As I've indicated elsewhere, I was on the radio show, Citizen's Voice, this past Saturday. It was fun, as always, to have another sit down with Captain B and Feral Cat/the Montana Maven. The treat was especially sweet for me because I got to spend two hours sitting next to a bona fide movie star.
I've never been much of a fanboi, and I don't tend to get all giddy in the presence of the rich and famous. I wanted to punch Dennis Quade 'cause he's an arrogant smart-ass (but you should see the size of his body-guard *yikes*). I've had a truly terrific and genial conversation with Peter Fonda about the look of the Great Yellowstone fires from 20,000 feet at night. I've met Hank Williams Jr. so snockered off his ass at 2:00 in the afternoon that the babe on his arm had to hold him upright.
Meeting Margie Kidder was a different kind of thing. Though I'm not nearly the fan that Oliver is, I still adored the Superman movies ... and yes, I had the hots for Margot Kidder. She was fresh, spunky and just delightful in those films.
She came in between the first and second hours of the radio show. I was out having a cigarette, as she pulled up, and my first impression was that she was a rather frumpy and self-assured matron, a woman on a constant mission that she finds humor in. (I can't apologize enough for saying this, Margie, should it offend) She looked old, but in that wise been-there-done-that kinda way. As I greeted her, I said (rather clumsily) "You must be Margot Kidder." Nope. She's Margie from Montana. I can accept that. We went inside and did the show.
I'm a little bemused in writing this stuff, because the supernatural had a hand in the conversation that day. Margie got ... younger ... as we talked to folks over the airwaves. It might take a certain degree of composting on the part of the male of the species, but I actually think our vision changes (improves) as we get to see the person more for what they are. And damn, guys, few things are cooler/hotter than a woman who is so greatly intelligent and well spoken to boot. Margie impressed my socks right off.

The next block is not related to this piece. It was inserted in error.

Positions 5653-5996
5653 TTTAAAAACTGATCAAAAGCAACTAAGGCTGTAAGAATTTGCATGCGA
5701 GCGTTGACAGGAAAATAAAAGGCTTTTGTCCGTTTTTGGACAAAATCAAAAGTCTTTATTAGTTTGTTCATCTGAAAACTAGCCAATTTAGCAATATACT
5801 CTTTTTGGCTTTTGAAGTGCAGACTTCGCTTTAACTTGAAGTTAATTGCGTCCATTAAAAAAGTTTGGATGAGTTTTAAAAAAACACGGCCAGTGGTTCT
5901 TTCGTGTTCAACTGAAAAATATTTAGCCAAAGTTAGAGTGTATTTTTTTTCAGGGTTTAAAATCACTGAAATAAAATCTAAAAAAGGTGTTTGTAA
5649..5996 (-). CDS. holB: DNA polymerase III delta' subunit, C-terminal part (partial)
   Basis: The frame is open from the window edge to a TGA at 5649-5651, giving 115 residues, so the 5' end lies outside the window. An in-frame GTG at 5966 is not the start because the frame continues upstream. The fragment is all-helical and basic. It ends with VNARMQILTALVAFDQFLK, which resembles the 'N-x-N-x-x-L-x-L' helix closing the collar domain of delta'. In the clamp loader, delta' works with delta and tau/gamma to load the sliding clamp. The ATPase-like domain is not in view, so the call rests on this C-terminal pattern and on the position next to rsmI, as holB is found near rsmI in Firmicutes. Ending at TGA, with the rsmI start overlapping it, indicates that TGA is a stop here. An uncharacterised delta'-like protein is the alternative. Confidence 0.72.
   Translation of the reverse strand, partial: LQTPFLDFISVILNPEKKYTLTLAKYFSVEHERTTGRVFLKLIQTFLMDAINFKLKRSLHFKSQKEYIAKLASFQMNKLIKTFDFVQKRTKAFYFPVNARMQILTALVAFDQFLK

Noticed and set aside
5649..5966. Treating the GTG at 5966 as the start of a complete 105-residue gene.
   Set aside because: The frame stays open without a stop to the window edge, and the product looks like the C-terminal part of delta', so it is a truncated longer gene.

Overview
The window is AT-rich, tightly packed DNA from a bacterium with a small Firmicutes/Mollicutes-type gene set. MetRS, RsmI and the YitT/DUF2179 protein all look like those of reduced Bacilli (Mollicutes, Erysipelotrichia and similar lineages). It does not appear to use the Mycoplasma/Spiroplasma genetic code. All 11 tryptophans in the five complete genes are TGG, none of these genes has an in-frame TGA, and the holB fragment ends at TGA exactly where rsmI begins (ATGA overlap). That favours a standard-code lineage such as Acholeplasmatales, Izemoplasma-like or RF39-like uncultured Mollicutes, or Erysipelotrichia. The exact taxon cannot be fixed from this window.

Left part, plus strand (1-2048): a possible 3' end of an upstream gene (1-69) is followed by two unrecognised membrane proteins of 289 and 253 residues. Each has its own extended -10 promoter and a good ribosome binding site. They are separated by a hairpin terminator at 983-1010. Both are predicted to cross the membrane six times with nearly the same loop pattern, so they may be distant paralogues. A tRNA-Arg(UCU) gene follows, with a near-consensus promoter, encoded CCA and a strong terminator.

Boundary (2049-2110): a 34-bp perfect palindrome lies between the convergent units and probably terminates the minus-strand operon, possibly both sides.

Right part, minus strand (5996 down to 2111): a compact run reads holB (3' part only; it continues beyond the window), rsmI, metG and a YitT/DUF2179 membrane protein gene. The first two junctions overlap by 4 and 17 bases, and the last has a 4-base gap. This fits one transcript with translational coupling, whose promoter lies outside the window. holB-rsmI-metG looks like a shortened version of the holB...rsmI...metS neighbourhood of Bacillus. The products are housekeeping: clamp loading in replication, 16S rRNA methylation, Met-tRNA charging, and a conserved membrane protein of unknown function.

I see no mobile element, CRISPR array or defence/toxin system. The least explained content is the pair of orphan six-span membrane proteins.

One of the things that she brought up is something that I've been temped to write about before, but failed to do so. That would be the organization, Montana Women For. You might ask "for what?" but that would be kinda silly. Montana women can be for a great deal, and Margie with her cohorts have offered Montana women the forum and venue for being 'for' whatever they feel is pressing. Margie encouraged a caller who felt abused by the political system to look up and join MWF, and I second, third and fourth the call. Very much like Forward Montana appeals to the young, Montana Women For should appeal to and foster any women who feel they have a voice and say in our country. That's a damned fine thing!
As we left the station, Margie was cracking jokes and discussing the puppy that she had to find a home for. And I'll be damned if she didn't have the same charm and eye-twinkle that made so many of us love her as Lois Lane. But I giggle at the full understanding that Margie isn't a comic book character. She's the real thing; a strong, defined and committed woman. I, for one, hope well beyond hope that Margie Kidder plays a great role in Montana, and shows many of us how to be ourselves.